It’s the time between my lust for this soup and my appetite for women that I get my work done,” lamented the young man. “I can only focus on work when I’m hungry for neither.” Then the clock melts and distorts away until my next craving. My paint filled brush strokes the canvas creating images from dreams. Those lines of paint come from what is left over from my heart and mind. And as those furrows of pigment are applied, they crate the images I’ve conjured from my unconscious of the warping of time and space. This is the third way I escape from thinking of horrors and death, Charlie. I escape to my fantasies.”
Old Charlie had long admired the talents of the young man in front of him. So he decided to pay him a small compliment.
“You are indeed an amazing artist” admitted the bearded old man. “But I know Nature to be the greatest artist. Nature creates that which a maestro like you can only copy. Do you know what She uses in her paintbrush, Sal?”
Sal answered with just a small sliver of curiosity as he ate another spoonful of soup. “No Charlie…what?”
“She uses time!” And time paints only in one direction using a broad brush called change. Time edits and recreates this world and the life it nourishes. This celestial oasis of ours has continued to be modified by geologic events and forms of life that have come from organisms that existed previously. Species, which have not been able to adapt to changes, have been erased from existence. They’ve been replaced by new species that are better suited for a world that will no longer support that which came before. Nature selects harshly and seamlessly the winners and losers. And it is Natures invention of sex…your wonderful distraction from reality… that creates the diversity of life from which She then chooses the winners and losers going forward.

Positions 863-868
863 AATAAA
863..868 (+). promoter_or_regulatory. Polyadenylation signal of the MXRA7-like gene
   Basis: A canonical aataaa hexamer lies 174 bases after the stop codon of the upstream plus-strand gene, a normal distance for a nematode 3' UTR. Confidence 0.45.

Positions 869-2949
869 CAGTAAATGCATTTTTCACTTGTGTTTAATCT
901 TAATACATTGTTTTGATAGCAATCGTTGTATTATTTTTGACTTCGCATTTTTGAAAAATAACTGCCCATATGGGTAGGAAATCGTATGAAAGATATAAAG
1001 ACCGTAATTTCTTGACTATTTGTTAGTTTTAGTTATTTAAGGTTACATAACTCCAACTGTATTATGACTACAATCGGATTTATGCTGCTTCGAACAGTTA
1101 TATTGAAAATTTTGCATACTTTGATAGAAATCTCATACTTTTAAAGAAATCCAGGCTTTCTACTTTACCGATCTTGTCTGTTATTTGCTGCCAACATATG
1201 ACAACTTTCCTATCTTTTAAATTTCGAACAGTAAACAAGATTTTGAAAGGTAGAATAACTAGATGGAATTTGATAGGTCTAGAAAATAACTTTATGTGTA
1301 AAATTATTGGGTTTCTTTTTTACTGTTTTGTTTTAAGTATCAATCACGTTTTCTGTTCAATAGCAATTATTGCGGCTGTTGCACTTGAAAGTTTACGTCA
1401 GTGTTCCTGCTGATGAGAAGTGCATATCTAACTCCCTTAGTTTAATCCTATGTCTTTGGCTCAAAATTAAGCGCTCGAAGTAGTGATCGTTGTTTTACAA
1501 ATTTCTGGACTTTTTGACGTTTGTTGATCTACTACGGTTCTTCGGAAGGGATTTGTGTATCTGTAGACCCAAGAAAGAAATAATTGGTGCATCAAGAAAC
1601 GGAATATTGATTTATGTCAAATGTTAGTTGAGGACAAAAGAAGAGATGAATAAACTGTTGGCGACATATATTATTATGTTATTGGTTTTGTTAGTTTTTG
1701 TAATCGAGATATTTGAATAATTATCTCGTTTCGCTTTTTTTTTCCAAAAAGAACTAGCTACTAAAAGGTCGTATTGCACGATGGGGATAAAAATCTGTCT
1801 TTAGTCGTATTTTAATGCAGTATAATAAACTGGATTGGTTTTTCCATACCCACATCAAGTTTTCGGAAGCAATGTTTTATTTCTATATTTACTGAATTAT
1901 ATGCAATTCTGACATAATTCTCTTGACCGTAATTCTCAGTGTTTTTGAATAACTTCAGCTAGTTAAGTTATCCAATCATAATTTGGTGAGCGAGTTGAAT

“Yes” agreed the artist. I think I understand what you’re saying, old man. The dreams and musings I incorporated into my last project made for an even more fertile, surreal place for new creations on my most recent canvas. I learned my lessons from previous work. I adapted them nto the here and nowso that my work can survive into the future. My work has evolved. I have found my niche and I have also been changed by it. Art imitates Nature as you have suggested.
The old man sat back in his chair with a contented look and a bit of soup on his beard. He was pleased to hear the lucid words of the young artists who was better known for abstractions than for his realistic grasp of the lecture Charlie just delivered.
“We live and learn,” sighed the old man with poetic flare. “And then we die.”